I’ve had several people ask me if they should stay in a different town every night, or spread their trip out between the five villages, but there’s really no need. Pick a good home base and explore from there. You can definitely enjoy every town without staying there.
These are the five Cinque Terre Towns from North to South:
- Monterosso: Lots of big, sandy beaches, more cars
- Vernazza: Small, narrow streets, several small beaches
- Corniglia: High up on a hill, requires a bus ride or hike up 400+ stairs from the train station, the Ferry does not come here
- Manarola: Probably the most photographed city
- Riomaggiore: A wider main street, lined with hilltop houses on either side
Getting Around Cinque Terre
Getting around Cinque with kids was pretty easy! There are three main ways to navigate Cinque Terre:
- Cinque Terre by Train
All five towns are connected by a five-minute train ride. The trains come about every 15 minutes or so. This is the easiest and cheapest way to get around Cinque Terre. You can purchase one ride for 4 Euros/person, all-day day pass for 16 Euros/person. Be sure to read my guide on Surviving Train Travel in Italy before using the trains. I had to learn these lessons the hard way with a 220 Euro fine!
- Cinque Terre by Ferry
A really fun way to see the villages of Cinque Terre is to take the ferry. The ferry runs during the warmer months (usually April-October) and stops at all five towns, except for Corniglia, and also in La Spezia, Levanto and Lerici to the north and south.The best part of taking the ferry between villages is being able to see them from the water, where you’ll see those classic colorful houses been into the hills and spilling out nearly into the ocean.There are many ticket options, including a cheaper ticket for children, a one direction ticket and an afternoon ticket. It may be a good idea to do a combination of train and ferry, or take the ferry one day and the train the next.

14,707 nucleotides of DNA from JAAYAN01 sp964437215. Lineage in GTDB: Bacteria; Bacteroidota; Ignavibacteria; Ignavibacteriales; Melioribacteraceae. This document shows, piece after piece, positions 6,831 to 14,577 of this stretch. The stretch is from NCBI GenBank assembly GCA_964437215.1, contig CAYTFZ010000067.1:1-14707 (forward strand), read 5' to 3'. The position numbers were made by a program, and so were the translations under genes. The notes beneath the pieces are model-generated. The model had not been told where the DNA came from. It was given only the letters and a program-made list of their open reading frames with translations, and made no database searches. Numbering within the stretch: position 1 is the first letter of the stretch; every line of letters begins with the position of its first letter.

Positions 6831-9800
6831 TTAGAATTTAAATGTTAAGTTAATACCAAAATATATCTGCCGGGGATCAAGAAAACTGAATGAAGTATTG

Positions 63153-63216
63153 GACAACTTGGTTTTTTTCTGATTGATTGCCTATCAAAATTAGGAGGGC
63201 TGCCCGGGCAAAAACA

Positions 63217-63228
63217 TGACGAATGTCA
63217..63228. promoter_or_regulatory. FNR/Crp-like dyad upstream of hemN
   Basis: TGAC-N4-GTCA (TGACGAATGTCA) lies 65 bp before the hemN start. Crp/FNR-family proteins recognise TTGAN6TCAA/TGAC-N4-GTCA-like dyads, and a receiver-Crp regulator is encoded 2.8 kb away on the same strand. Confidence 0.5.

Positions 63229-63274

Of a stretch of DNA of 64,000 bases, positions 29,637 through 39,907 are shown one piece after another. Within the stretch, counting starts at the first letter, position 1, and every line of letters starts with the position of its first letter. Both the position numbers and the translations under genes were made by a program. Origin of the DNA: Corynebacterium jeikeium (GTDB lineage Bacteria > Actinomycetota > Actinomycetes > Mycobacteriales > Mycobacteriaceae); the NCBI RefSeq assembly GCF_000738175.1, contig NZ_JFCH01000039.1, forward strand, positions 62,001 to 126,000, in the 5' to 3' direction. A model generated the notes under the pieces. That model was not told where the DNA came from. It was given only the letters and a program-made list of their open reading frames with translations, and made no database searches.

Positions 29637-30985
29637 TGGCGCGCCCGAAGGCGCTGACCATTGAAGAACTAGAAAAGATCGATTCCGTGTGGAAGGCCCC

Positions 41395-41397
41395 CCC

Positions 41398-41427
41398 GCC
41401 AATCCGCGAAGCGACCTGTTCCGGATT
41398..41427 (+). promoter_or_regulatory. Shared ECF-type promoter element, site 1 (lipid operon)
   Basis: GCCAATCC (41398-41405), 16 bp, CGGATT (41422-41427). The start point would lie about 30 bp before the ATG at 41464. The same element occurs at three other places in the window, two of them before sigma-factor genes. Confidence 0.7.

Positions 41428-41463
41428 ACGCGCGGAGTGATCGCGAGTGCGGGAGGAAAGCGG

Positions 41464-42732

- Cinque Terre by Hiking
The five towns are all so close together, that, if you’re in good shape and the kids are willing, you can hike between them. Of course, this will take longer, but the views are stunning! Read more about hiking Cinque Terre.
What to do in Cinque Terre with Kids
Now that you’ve gotten yourself to there, know where to stay, and know how to get around, you’re ready to decide what to do Cinque Terre.
Visit All Five Cities: Don’t go to Cinque Terre without visiting every city! They are each unique and beautiful in their own way, with a different feel to each town.
Take the Gelato Challenge: To give your kids some motivation for visiting every city, take the gelato challenge and try a new gelato in every town! I know, it sounds really hard, but I hope you can manage!
Visit Churches: There are churches in every town and they are all old and beautiful! Go in and light a candle, say a prayer and catch a quiet moment in a bustling town.
Go to the Beach: Cinque Terre lies along the coast with stunning sandy and rocky beaches. Mostof the sandy beaches are in Monterosso, which is speckled with colorful umbrellas and beautiful rocks. There is a really fun beach in Vernazza that is accessed by a little tunnel in the cliff. If you’re into rock jumping, then Riomaggiore will have the beaches for you.
Enjoy the Food: Cinque Terre is covered with tasty restaurants offering traditional Italian cuisine. You usually can’t go wrong. We loved Bar Centrale in Riomaggiore. Try some fresh fish wherever you go. Mine was caught the same morning and was huge! You can also find fried calamari around every corner. Pesto and Foccacia are famous in this region and definitely worth trying! Most restaurants in Cinque Terre are open and have outdoor seating, which I find to be more comfortable when dining with children. There are also crepe shops, bruschetta, and focaccia shops that make a good quick lunch or snack for kids.
Go for a Hike: There are several great hikes between the five towns and other hikes as well. Read this for more information on hiking Cinque Terre.
There is so much to do in Cinque Terre, but with the ease of transport within the region, it can be done quickly. Be sure to take time to relax and just soak it all in!